2nd Edition

Soil and Water Contamination





ISBN 9780415893435
Published November 14, 2013 by CRC Press
428 Pages

USD $120.00

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Book Description

Soil and Water Contamination, Second Edition gives a structured overview of transport and fate processes of environmental contaminants. Dealing with all topics essential for understanding and predicting contaminant patterns in soil, groundwater and surface water, it contributes to the formation of a solid basis for adequate soil and water pollution control and integrated catchment management. A unique feature of this work is that it does not treat water and soil pollution as independent processes, but as components of an integrated whole. The core of this geoscientific approach is divided into four parts:
• Introduction to the basics of soil and water contamination, such as the fundamentals of environmental pollution and chemistry and the basic properties of soil, groundwater and surface water.
• Source, role, and behaviour of substances in soil and water, treating natural and anthropogenic sources of nutrients, heavy metals, radionuclides and organic pollutants as well as emerging substances of concern, their physico-chemical characteristics, behaviour, and toxicity.
• Transport and fate of substances in soil and water, focusing on processes of transport, exchange and transformations like advection, dispersion, adsorption kinetics and biochemical decay. Special attention is paid to the mathematical description and modelling of these processes.
• Patterns of substances in soil and water, explaining spatial and temporal patterns of pollutants in soil, groundwater, and surface water, illustrated by recent case studies from fundamental and applied research.

This comprehensive, successful textbook, now in its second edition, has been conscientiously updated and extended and includes many case studies, examples and exercises sections, providing undergraduate and graduate students in the Earth and Environmental Sciences with all the material necessary for the study of soil and water contamination. In addition, it can serve as a useful source of information for professionals.

Table of Contents

PREFACE TO THE FIRST EDITION
PREFACE TO THE SECOND EDITION

PART I AN INTRODUCTION TO SOIL AND WATER CONTAMINATION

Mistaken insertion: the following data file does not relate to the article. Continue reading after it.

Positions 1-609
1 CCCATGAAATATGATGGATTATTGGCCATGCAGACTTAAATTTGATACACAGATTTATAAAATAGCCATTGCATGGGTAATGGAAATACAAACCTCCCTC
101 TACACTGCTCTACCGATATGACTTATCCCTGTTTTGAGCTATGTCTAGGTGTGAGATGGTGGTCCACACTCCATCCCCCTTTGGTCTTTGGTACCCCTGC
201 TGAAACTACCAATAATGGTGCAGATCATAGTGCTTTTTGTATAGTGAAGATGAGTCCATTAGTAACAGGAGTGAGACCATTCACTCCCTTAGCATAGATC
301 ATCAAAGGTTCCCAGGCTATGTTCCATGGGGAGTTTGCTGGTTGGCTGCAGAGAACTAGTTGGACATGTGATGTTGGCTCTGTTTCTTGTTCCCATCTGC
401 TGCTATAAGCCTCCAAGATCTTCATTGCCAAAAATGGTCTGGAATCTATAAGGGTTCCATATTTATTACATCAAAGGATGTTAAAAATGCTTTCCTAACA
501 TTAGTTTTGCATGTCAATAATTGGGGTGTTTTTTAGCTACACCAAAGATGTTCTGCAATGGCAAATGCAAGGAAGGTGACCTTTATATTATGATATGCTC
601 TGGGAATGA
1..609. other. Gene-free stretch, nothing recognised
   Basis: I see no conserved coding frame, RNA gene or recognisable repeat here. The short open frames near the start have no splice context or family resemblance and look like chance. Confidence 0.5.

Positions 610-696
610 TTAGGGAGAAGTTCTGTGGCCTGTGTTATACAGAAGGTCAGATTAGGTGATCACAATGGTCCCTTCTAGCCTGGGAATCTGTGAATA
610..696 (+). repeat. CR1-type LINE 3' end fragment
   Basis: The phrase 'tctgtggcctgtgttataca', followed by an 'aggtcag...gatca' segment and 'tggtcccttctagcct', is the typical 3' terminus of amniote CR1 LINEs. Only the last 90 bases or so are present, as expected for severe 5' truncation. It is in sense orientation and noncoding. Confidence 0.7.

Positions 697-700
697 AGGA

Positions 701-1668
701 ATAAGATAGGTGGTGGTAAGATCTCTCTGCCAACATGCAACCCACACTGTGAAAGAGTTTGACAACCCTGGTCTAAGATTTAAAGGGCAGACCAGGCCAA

1 GENERAL INTRODUCTION
1.1 Historical perspective
1.2 Environmental pollution
1.3 Environmental pollutants
1.3.1 Classification of pollutants
1.3.2 Background concentrations
1.3.3 Anthropogenic sources
1.4 Ecological impacts
1.5 Spatial and temporal variability and the concept of scale
1.6 Outline and rationale of this book
Exercises

2 BASIC ENVIRONMENTAL CHEMISTRY
2.1 Introduction
2.2 Units of analysis
2.3 Activity
2.4 Background thermodynamics
2.5 Phases and phase transitions
2.5.1 Phases
2.5.2 Thermodynamic considerations on phase transitions
2.5.3 Partition coefficient
2.5.4 Partitioning between dissolved phase and adsorbed phase
2.5.5 Fugacity
2.6 Chemical equilibrium and kinetics
2.6.1 Equilibrium
2.6.2 Kinetics
2.7 Dissolution–precipitation reactions
2.8 Complexation
2.9 Acid–base reactions
2.9.1 Introduction
2.9.2 Acids
2.9.3 Bases
2.9.4 Buffering
2.10 Redox reactions

VI Soil and Water Contamination
2.10.1 Introduction
2.10.2 Oxidation state
2.10.3 Redox potential
2.10.4 Redox reactions and pe
2.10.5 pH–Eh diagrams
2.11 Further reading on basic chemistry
Exercises

3 ENVIRONMENTAL COMPARTMENTS
3.1 Introduction
3.2 Soil
3.2.1 Definition of soil
3.2.2 Sources of soil pollution
3.2.3 Soil water
3.2.4 Soil erosion
3.2.5 Physico-chemical conditions in soil
3.3 Groundwater
3.3.1 Definition of groundwater
3.3.2 Sources of groundwater pollution
3.3.3 Physico-chemical conditions in groundwater
3.4 Surface water
3.4.1 Definition of surface water
3.4.2 Bed sediments
3.4.3 Sources of surface water pollution
3.4.4 Physico-chemical conditions in surface water
3.5 Further reading on soils, groundwater, and surface water
Exercises


PART II SOURCES, ROLE, AND BEHAVIOUR OF SUBSTANCES IN SOIL AND WATER

4 SOLID PHASE CONSTITUENTS
4.1 Introduction
4.2 Inorganic components
4.2.1 Composition and formation
4.2.2 Aluminium and iron oxides/hydroxides
4.2.3 Clay minerals
4.2.4 Asbestos
4.2.5 Nanomaterials
4.3 Organic components
4.3.1 Composition and formation
4.3.2 Interaction with the aqueous phase
4.3.3 Interaction with mineral surfaces
4.3.4 Decomposition of organic matter
4.4 Sorption by soils and sediments
Exercises

5 MAJOR DISSOLVED PHASE CONSTITUENTS
5.1 Introduction
5.2 Sodium
5.3 Potassium
5.4 Calcium
5.5 Magnesium
5.6 Iron
5.7 Manganese
5.8 Aluminium
5.9 Chloride
5.10 Inorganic carbon
5.11 Sulphate and sulphide
Exercises

6 NUTRIENTS
6.1 Introduction
6.2 Nitrogen
6.2.1 Environmental role and occurrence of nitrogen
6.2.2 Nitrogen cycle
6.2.3 External sources and sinks
6.3 Phosphorus
6.3.1 Environmental role and occurrence of phosphorus
6.3.2 Phosphorus cycle
6.3.3 External sources and sinks
Exercises

7 HEAVY METALS
7.1 Introduction
7.2 Zinc
7.3 Copper
7.4 Lead
7.5 Cadmium
7.6 Nickel
7.7 Chromium
7.8 Mercury
7.9 Arsenic
7.10 Selenium
Exercises

8 RADIONUCLIDES
8.1 Introduction
8.2 Natural radionuclides
8.2.1 Terrestrial radionuclides
8.2.2 Cosmogenic radionuclides
8.3 Man-made radionuclides
8.3.1 Production and releases
8.3.2 Accidental releases